'The mountain of evidence presented during the trial,' Apple CEO Tim Cook told employees after the verdict, 'showed that Samsung's copying went far deeper than we knew.'
"Whether Google left a similar paper trail remains to be seen. Moreover, Google can claim, as it did when it was sued by Oracle, that Android doesn't produce any direct revenue for the company, so there can be zero damages. Android may generate billions of ad dollars, but that's a harder story to sell a jury.
'It's all about tactics,' says FOSS Patents' Florian Mueller. 'There's no reason Apple would have to be afraid of suing Google directly. It's just tactically more convenient to go against other device makers.'"
Mueller, by the way, has so thoroughly changed his tune on Apple's patent litigation strategy that on Sunday, after a brief exchange with Dilger over the AppleInsider piece, Mueller blocked Dilger's Twitter account.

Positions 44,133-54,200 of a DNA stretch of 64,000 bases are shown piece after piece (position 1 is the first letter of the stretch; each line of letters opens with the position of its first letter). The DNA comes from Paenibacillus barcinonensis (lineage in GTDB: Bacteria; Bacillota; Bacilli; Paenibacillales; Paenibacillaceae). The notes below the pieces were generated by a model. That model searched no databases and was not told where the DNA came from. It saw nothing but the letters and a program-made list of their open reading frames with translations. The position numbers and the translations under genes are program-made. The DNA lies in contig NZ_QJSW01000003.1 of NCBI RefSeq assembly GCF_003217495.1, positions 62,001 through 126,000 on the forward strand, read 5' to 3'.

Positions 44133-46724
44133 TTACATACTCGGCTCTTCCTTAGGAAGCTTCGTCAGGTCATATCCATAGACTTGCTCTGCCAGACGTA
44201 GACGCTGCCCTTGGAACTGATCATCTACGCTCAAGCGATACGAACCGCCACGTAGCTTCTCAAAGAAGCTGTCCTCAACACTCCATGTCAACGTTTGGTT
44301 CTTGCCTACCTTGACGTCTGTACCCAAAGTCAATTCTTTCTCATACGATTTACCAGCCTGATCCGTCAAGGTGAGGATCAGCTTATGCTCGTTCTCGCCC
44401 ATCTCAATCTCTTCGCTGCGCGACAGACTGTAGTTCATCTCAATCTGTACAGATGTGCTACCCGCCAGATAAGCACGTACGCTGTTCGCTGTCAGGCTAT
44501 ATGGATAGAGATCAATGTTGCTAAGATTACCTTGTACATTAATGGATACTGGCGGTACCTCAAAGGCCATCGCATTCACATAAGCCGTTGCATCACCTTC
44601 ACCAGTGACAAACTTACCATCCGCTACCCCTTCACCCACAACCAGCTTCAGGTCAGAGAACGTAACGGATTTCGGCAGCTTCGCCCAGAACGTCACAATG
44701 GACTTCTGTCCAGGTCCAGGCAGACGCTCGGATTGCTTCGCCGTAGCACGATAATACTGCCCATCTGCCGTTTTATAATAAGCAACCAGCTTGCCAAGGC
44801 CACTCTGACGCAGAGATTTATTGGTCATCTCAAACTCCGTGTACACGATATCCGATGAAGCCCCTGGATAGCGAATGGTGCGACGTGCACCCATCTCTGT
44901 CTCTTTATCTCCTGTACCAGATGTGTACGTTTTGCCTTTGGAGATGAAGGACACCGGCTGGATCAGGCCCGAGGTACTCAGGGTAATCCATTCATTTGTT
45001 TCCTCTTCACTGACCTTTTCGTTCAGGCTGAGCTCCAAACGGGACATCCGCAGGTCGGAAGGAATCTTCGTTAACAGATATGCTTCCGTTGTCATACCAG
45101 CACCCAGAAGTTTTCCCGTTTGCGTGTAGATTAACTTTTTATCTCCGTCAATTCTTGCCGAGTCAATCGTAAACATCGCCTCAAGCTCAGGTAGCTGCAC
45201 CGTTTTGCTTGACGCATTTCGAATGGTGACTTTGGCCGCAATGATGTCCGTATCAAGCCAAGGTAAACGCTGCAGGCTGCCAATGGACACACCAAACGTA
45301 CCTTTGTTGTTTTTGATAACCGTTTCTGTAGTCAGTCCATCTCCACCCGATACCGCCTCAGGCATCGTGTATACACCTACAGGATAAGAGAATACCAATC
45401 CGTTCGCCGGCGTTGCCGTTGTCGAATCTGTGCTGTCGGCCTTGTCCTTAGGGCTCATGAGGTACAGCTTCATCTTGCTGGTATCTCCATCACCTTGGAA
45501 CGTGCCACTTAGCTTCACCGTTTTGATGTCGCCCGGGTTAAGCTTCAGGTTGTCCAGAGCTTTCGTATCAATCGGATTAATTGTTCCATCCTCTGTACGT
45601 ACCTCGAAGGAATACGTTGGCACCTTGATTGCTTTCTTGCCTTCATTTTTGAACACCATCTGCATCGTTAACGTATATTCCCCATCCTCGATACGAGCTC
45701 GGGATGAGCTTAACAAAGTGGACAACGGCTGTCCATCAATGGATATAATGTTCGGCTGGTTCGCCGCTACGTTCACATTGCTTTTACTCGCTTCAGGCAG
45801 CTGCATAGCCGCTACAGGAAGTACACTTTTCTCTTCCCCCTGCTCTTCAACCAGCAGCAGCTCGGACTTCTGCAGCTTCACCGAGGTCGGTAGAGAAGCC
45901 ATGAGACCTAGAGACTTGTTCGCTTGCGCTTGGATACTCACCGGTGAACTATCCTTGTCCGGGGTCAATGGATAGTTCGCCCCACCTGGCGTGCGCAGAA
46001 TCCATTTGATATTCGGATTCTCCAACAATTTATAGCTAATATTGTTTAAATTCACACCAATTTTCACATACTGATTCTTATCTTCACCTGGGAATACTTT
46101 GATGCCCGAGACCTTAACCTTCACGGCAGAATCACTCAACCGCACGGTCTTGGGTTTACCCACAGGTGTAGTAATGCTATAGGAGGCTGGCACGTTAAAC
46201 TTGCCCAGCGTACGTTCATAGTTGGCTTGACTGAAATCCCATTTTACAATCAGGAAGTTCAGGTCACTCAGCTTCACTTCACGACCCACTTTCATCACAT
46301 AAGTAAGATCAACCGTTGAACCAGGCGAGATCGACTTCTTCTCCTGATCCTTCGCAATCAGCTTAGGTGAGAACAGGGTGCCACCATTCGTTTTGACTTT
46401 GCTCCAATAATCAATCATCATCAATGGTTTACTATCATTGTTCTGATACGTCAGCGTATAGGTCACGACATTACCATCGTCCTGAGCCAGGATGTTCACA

Tempers, it seems, are running high.
New evidence in one of the most contentious issues in the Apple v. Samsung II patent trial.
FORTUNE -- AppleInsider's Daniel Eran Dilger and FOSS Patents' Florian Mueller have locked horns in a fierce debate over whether Samsung ought to be held liable for copying Apple's (AAPL) slide-to-unlock patent -- one of five patents at issue in the $2 billion infringement trial that began last week.
Dilger posted his piece on Saturday:
Apple unlocks MOREPhilip Elmer-DeWitt - Apr 6, 2014 5:41 AM ET
Daniel Eran Dilger rips into lazy journalism on the iOS v. Android beat.
FORTUNE -- If you like your pro-Apple agitprop straight -- right out of the bottle, no ice, no water -- Daniel Eran Dilger is your man.
Dilger, if you're not familiar with the byline, is Apple's (AAPL) fiercest defender at AppleInsider, one of the Internet's most prominent Apple news and rumor websites.